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dc.contributor.authorMelham, Mark
dc.date.accessioned2020-02-13T23:09:51Z
dc.date.available2020-02-13T23:09:51Z
dc.date.issued2019-12
dc.identifier.urihttp://hdl.handle.net/11122/10906
dc.descriptionThesis (M.S.) University of Alaska Fairbanks, 2019en_US
dc.description.abstractEncroachment of woody vegetation into alpine and high latitude systems complicates resource use for specialist wildlife species. We converted Landsat imagery to maps of percent shrub cover in alpine areas of Dall's sheep (Ovis dalli dalli) range. We then compared percent cover to interpolated climate data to infer drivers of shrub change between the 1980s and 2010s and determine if that change is occurring at different rates in climatically distinct alpine areas. We identified areas spatially interconnected by their mean July temperature intervals and compared their rates of shrub change, finding net rates of shrub growth were higher at temperatures notably above shrub growing season minimums. Along a climatic gradient, high precipitation areas had highest net shrub change, Arctic areas followed, while alpine areas of interior Alaska and the cold Arctic showed the least amount of net shrub change at these higher temperatures. Despite the requirement of higher temperatures for shrub growth, temperature and net shrub change displayed different relationships across the range wide climatic gradient. In areas of rapid climate warming, such as the Arctic and cold Arctic, the linear correlation between shrub change and temperature was highest. In the high precipitation areas where temperatures have been largely above growing season minimums during the study period, precipitation had the strongest linear correlation with shrub change. High latitude studies on shrub change focus primarily on expansion in the Arctic, where increased greening trends are linked to higher rates of warming. We provide the broadest climatic examination of shrub change and its drivers in Alaska and suggest shrub expansion 1) occurs more broadly than just in areas of notable climate warming and 2) is dependent on different environmental factors based on regional climate. The implications for Dall's sheep are complicated and further research is necessary to understand their adaptive capacity in response to this widespread vegetative shift.en_US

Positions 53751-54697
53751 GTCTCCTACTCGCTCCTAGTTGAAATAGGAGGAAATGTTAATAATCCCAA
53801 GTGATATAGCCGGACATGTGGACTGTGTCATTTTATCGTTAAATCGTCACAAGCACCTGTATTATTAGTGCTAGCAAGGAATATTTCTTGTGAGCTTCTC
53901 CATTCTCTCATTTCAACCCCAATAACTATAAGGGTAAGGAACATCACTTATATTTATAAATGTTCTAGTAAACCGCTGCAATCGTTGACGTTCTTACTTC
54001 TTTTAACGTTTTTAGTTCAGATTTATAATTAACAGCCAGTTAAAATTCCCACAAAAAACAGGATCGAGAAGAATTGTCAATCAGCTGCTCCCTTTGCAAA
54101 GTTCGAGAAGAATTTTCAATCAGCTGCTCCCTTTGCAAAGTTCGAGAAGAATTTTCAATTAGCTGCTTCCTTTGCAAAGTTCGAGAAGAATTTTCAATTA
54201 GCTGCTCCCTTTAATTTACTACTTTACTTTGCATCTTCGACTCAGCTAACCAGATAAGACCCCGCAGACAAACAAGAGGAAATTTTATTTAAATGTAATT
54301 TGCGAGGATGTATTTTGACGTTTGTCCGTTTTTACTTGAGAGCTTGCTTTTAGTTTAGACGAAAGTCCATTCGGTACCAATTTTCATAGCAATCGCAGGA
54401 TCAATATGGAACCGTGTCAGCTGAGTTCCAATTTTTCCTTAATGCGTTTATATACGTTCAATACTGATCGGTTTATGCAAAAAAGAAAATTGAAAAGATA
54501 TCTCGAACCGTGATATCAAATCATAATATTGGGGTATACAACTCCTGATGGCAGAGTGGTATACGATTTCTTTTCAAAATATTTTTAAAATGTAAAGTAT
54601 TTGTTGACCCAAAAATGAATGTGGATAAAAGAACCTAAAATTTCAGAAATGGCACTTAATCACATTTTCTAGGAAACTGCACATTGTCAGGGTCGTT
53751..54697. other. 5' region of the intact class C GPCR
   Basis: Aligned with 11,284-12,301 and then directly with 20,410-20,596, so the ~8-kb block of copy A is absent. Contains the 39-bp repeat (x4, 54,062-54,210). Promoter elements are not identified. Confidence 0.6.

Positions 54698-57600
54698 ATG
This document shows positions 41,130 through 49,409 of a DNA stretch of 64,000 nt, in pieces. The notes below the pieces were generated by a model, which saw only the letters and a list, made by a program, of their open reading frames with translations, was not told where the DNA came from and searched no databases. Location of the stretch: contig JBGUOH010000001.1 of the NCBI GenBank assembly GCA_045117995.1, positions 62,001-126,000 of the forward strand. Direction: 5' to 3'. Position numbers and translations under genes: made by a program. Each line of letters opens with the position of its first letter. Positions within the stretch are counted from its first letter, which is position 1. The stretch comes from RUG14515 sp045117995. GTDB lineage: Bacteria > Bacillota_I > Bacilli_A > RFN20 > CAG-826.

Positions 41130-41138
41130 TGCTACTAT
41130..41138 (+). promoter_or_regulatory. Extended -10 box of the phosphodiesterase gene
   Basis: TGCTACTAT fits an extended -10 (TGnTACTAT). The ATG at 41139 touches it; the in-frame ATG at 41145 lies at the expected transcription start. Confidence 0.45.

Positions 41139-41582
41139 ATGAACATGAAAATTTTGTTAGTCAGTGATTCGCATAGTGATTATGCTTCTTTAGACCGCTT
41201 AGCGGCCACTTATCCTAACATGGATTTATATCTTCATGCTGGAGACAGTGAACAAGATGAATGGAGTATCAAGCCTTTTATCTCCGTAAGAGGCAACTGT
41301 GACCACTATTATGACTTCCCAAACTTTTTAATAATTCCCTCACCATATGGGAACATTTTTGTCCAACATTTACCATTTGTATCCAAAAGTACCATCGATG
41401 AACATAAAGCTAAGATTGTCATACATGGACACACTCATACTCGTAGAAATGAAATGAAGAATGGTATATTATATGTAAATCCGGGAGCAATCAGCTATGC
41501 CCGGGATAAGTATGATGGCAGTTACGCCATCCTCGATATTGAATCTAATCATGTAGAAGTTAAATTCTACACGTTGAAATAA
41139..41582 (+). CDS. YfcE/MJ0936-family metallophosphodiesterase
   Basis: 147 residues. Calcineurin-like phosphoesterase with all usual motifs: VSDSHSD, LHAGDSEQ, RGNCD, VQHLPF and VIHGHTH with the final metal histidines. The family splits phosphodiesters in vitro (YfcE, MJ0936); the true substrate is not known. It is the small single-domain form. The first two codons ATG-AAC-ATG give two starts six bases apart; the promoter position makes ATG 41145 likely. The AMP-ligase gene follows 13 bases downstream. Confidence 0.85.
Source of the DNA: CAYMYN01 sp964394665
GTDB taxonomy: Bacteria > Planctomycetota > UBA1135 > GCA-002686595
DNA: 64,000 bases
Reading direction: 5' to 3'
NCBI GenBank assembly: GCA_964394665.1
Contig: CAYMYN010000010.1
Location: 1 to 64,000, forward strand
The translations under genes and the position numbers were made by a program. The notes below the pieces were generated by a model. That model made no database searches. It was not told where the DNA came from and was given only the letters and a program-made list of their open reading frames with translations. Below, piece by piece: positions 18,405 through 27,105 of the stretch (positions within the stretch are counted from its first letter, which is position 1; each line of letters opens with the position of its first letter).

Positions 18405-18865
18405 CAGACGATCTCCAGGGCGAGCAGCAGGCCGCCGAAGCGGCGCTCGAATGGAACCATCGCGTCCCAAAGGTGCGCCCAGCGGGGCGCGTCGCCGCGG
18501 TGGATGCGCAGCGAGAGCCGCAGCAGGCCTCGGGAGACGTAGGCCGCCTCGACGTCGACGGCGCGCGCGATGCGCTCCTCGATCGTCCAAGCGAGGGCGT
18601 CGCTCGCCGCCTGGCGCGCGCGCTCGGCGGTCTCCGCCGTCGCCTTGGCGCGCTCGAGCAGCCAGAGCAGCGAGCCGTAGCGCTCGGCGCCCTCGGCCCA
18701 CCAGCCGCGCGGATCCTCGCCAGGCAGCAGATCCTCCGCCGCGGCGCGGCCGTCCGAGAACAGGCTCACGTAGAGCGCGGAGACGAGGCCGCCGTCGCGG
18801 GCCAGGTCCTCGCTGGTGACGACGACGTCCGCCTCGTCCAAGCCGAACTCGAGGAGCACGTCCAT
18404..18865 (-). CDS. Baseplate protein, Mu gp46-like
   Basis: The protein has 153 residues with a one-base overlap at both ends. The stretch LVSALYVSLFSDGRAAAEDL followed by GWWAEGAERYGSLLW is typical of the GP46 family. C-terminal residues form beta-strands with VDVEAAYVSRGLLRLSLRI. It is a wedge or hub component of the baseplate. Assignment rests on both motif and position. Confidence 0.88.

dc.description.sponsorshipArctic-Boreal Vulnerability Experiment of the National Aeronautics and Space Administration, grant NNX15AU21A, the Graduate School, Gates of the Arctic National Park and Preserve, the Geological Society of America, AmeriCorps, and the Undergraduate Research & Scholarly Activity programen_US
dc.language.isoen_USen_US
dc.subjectshrubland ecologyen_US
dc.subjectAlaskaen_US
dc.subjectmountain plantsen_US
dc.subjectshrubsen_US
dc.subjectvegetation and climateen_US
dc.subjectDall sheepen_US
dc.subjectecologyen_US
dc.titlePairwise comparisons of shrub change across alpine climates show heterogeneous response to temperature in Dall's Sheep rangeen_US
dc.typeThesisen_US
dc.type.degreemsen_US
dc.identifier.departmentDepartment of Natural Resources and Environmenten_US
dc.contributor.chairValentine, Dave
dc.contributor.chairPanda, Santosh
dc.contributor.committeeBrinkman, Todd
refterms.dateFOA2020-02-13T23:09:51Z


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